To better illustrate this entire process, let’s consider an example. Assume the same Comedy Central-inclined user is in the mood for watching clips from the Daily Show regarding Herman Cain. Their search request will probably look something like “Daily Show Herman Cain.” As the user is entering the request in the search box, several drop-down suggestions will appear in attempt to “auto-complete” the search term (so, perhaps, these will be “Daily Show Herman comedy,” “Daily Show Herman candid,” and of course, “Daily Show Herman Cain”) and each of these will feature a “Watch YouTV Channel” link next to it. Clicking the YouTV link beside “Daily Show Herman Cain” will direct the user to the corresponding YouTV channel. Once the page loads, the user will begin watching the live stream. Assume this is, say, 75 percent of the way through an episode in early December about rumors that Herman Cain would be suspending his campaign. There is only one live stream per channel, so everyone watches the same feed together. Placing the cursor on the video itself will reveal the information-rich sidebar — which can be expanded to take up the entire frame of the video player — displaying that 150 users are watching this, as well as the dozen most-suggested video clips according to viewers, suggesting the video has not yet reached the halfway mark.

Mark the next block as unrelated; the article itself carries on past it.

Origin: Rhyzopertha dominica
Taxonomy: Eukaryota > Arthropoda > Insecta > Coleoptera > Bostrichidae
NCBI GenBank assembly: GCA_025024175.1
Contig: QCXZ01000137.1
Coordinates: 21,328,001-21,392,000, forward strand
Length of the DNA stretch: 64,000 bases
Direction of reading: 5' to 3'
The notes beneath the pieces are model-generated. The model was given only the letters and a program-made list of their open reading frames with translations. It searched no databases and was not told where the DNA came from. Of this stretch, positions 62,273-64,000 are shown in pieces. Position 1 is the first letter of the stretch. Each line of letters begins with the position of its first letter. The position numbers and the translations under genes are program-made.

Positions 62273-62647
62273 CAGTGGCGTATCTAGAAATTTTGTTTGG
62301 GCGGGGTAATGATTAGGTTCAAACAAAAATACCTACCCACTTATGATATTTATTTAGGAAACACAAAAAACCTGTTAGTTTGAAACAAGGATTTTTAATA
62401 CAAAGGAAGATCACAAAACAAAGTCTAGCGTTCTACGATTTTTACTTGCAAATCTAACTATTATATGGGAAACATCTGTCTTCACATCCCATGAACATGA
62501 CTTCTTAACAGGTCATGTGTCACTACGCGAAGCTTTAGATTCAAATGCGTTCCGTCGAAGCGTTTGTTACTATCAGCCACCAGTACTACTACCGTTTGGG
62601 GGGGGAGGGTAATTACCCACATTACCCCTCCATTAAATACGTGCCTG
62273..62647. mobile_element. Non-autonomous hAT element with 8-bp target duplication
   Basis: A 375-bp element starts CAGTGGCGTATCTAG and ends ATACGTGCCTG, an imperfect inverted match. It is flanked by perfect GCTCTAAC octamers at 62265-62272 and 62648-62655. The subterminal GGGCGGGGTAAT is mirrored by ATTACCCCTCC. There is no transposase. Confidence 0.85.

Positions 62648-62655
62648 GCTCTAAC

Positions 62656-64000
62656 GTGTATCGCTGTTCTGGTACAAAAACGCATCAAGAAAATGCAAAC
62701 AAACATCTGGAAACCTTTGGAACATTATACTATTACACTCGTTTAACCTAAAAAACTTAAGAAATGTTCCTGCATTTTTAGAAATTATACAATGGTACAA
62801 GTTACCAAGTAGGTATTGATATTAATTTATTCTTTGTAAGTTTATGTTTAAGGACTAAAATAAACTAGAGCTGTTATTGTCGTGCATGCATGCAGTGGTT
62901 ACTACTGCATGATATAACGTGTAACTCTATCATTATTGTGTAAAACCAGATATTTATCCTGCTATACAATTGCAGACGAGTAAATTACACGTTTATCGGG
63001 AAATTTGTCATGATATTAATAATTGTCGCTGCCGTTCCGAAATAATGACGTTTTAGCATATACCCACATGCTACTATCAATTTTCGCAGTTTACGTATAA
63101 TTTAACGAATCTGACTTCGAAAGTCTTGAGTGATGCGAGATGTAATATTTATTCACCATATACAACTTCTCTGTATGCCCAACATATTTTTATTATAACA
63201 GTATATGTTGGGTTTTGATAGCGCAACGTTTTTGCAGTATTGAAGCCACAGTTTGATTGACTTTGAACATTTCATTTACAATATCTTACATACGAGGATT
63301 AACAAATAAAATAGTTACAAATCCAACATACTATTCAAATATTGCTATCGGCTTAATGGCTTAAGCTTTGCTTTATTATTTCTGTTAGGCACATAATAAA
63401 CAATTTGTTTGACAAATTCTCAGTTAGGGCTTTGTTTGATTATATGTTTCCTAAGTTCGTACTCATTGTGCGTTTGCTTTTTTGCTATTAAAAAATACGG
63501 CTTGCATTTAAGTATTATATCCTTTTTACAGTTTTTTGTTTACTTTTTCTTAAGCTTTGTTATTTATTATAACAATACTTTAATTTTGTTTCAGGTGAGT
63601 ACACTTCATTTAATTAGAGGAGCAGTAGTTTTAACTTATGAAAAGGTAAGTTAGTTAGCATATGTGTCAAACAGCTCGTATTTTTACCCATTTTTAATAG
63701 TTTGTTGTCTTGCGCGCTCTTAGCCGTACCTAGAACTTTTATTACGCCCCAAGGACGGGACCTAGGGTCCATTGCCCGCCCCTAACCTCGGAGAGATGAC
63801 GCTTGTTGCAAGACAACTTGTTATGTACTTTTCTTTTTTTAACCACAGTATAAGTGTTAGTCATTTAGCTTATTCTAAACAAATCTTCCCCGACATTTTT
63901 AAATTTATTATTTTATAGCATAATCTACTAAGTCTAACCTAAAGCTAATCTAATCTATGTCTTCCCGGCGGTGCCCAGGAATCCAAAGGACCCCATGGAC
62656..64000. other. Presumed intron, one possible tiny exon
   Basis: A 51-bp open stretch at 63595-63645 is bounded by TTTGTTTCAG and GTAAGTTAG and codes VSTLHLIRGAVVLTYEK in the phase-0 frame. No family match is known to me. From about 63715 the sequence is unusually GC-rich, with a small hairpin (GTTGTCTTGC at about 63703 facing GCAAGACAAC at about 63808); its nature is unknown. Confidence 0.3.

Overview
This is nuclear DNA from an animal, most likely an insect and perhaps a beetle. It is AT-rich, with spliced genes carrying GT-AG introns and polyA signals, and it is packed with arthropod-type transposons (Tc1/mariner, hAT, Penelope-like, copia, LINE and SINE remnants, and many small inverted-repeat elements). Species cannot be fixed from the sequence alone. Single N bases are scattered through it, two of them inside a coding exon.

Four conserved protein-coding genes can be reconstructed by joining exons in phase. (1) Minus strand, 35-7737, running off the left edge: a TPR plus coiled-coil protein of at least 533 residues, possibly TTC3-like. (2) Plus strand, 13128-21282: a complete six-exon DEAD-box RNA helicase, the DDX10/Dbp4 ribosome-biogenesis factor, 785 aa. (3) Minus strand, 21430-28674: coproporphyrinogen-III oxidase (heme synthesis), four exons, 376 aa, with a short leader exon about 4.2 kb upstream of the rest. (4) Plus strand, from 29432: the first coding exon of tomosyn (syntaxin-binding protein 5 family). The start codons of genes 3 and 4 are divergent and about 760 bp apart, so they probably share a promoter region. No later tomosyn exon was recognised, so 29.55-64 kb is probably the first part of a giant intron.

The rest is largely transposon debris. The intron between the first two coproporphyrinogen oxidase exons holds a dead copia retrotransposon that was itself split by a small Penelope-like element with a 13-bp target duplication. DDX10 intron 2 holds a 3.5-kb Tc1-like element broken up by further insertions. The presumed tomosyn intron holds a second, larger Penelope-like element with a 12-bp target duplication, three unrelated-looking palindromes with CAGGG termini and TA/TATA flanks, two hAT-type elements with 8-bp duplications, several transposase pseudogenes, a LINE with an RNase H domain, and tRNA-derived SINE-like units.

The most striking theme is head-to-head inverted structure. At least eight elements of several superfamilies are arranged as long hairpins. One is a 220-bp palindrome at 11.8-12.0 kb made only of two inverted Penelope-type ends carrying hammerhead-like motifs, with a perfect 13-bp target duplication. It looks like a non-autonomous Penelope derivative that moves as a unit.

The user then clicks one of the suggested videos — assuming they cannot think of a video that’s not listed there already — and that is then registered as their first-round vote. After the current video is over, it is determined that “John Stewart Vs. Herman Cain (Sexual Harassment)” and “Herman Cain’s Affair w/ John Stewart” (actual names of videos on YouTube) are selected as the two most suggested videos. For the remainder of the video’s duration, the runoff vote will be held between these two. The clip with the higher vote count at the very last second of the currently playing video will immediately start playing following the current video’s end. This will be a continuous cycle with only one stipulation: videos that have played cannot be replayed for another 24-hours. Users who attempt to “suggest” these videos will be denied until 24 hours have passed.